# how to figure elevation question.....

Discussion in 'FAQs' started by trainsteve2435, Mar 16, 2005.

1. ### trainsteve2435Member

hello everyone, can someone explain to me the simpleist way to figure out elevation? i know you divide something into the amount of elevation, but im confused as to how the operation goes. any help is appreciated. thanks!
2. ### TomPMAnother Fried Egg Fan

Steve

Are you referring to percent of grade?

If so then you take the change in elevation and divide it by the horizonal distance and multipy it by 100.

In math terms it is:

(rise/run)*100

For example a one foot change in elevation over 100 feet is 1.0%
3. ### trainsteve2435Member

Thanks Tom, thats what i was wondering!:thumb:
4. ### trainsteve2435Member

ok guys, im haveing trouble. never been any good in math.... i have 5" of rise in 12', can someone show me how to set this up? thanks!
5. ### nachomanGuest

I just taught my class this last week. In order to get the grade in percent, you need to have the same units in both vertical distance and horizonatal distance. So, you have 5" vertical and 12' horizontal. Convert the 12' to inches - 12ft x 12in/ft = 144 in. Divide 5"/144" = 0.035 x 100 = 3.5%. Get it?

kevin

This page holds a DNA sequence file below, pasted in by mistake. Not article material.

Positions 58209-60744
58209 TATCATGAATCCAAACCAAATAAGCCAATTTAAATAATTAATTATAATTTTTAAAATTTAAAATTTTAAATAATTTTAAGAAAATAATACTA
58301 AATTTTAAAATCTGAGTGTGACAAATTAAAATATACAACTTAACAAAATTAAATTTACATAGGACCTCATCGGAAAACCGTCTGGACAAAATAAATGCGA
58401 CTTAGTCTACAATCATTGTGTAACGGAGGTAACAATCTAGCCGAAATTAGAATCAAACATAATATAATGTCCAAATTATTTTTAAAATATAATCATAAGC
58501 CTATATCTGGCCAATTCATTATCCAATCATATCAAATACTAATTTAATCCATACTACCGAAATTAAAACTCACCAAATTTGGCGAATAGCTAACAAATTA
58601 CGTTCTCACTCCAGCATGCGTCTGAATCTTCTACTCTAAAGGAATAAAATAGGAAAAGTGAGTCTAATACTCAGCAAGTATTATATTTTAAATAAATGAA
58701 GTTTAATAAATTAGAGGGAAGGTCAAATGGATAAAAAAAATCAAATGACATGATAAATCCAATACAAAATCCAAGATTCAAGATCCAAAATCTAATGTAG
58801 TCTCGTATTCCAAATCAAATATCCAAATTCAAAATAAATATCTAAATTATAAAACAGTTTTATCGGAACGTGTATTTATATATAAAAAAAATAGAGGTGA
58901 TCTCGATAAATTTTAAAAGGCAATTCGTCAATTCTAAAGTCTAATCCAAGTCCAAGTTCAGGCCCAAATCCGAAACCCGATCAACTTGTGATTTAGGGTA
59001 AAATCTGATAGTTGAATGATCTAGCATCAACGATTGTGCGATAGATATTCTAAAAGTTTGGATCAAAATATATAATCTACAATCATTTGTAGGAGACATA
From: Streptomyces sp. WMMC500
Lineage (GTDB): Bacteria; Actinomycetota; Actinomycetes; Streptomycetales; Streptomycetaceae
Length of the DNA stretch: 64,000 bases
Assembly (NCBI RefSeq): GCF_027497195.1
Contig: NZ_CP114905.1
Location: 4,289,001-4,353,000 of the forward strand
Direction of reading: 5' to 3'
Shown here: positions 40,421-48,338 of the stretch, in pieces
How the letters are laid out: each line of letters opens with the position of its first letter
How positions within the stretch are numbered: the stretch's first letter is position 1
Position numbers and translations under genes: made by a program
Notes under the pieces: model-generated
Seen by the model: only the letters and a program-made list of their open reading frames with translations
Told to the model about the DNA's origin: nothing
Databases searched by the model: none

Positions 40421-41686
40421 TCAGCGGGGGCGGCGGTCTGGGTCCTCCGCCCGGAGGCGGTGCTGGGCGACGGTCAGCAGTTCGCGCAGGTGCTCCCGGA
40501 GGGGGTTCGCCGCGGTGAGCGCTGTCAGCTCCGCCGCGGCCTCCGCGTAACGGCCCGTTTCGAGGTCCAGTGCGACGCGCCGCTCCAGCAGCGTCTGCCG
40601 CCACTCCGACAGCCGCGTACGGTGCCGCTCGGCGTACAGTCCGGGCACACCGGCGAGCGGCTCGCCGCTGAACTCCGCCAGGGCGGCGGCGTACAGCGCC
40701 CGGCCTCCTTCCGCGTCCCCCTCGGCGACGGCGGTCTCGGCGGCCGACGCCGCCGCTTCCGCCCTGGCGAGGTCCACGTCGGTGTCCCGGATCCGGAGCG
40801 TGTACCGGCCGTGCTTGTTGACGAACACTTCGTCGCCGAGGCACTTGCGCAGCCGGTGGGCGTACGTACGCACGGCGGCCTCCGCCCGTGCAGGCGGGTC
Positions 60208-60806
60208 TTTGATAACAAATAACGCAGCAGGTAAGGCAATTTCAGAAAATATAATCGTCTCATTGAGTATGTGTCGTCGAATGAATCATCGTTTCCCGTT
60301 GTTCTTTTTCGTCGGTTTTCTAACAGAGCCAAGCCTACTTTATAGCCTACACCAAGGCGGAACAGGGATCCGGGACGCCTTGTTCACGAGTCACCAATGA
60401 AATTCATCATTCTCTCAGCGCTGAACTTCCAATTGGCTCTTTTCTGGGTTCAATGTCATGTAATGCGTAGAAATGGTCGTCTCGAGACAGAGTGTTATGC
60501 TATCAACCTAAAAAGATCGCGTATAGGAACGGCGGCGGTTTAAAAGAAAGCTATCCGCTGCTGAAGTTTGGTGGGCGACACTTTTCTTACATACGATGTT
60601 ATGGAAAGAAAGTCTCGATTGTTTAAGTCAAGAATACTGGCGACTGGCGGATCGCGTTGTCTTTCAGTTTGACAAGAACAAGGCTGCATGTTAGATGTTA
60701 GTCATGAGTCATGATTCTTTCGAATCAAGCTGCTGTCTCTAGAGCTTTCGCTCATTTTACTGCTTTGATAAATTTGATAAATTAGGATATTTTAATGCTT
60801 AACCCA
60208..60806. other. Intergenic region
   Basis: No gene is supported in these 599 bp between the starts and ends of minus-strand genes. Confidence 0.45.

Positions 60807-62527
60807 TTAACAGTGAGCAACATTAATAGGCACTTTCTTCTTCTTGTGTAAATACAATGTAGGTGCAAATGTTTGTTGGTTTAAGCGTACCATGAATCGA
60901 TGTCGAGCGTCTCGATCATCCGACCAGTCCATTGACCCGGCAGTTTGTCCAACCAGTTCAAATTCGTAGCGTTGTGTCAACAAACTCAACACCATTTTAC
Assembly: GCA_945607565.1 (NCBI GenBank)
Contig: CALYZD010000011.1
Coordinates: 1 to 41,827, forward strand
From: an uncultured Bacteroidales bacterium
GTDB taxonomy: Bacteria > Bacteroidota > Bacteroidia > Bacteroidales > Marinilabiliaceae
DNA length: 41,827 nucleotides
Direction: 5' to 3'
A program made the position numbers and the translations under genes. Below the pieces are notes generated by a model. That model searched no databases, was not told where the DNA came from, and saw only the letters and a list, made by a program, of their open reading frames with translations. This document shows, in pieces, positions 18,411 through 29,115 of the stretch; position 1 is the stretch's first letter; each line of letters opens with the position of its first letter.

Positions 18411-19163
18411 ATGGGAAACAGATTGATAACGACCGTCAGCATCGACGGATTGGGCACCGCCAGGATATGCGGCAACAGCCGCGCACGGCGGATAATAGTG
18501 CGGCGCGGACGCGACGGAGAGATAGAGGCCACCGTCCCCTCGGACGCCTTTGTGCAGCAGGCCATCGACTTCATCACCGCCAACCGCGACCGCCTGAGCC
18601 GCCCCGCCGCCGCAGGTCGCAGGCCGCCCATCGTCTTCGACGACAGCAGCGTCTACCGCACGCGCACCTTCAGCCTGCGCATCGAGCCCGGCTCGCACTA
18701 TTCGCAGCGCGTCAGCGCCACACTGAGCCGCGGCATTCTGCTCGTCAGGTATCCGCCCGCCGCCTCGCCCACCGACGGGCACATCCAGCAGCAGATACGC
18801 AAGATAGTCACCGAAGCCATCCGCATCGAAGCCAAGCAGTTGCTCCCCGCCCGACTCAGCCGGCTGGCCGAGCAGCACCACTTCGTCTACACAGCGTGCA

6. ### HunkiedooMember

Here's the easy way to construct track roadbed grades (I assume that's what you wanted to know for)

1: Design all your layout grades to be 2%. (I say this only partly tongue-in-cheek; 2% is a good layout compromise grade).
2: Tape a 1/4" thick shim to the bottom of a two-foot long carpenters level.
3: Put the level on the roadbed that you want to set to grade, with the shim end resting on the "downhill", lower, end of the roadbed.
4: Adjust the roadbed until the bubble is level. You're done! No math!

(The logic is that there are 48 "quarter-inches" in two feet. One quarter-inch rise in 48 of 'em is equal to 2-in-96, or darn close to 2%).
7. ### ezdaysOut AZ way

Just one thing to do before you do step one: be sure your layout is level... (also tongue-in-cheek)
8. ### Doc HollidayMember

Maybe I learned "new" math, but 0.25"/24" = 0.0104 = 1.04%, not 2%

Doc
9. ### TrainClownMember

Your trains should go up and down a 3.5 grade without any trouble. And don't worry about the grade being prototypical as your grades go down to your hidden yard.

Just my thoughts.

TrainClown
10. ### PitchwifeDreamer

I'd throw my trigonometry equasions into the mix but the last time I did that it caused a number of high school flashbacks that unnerved too many people.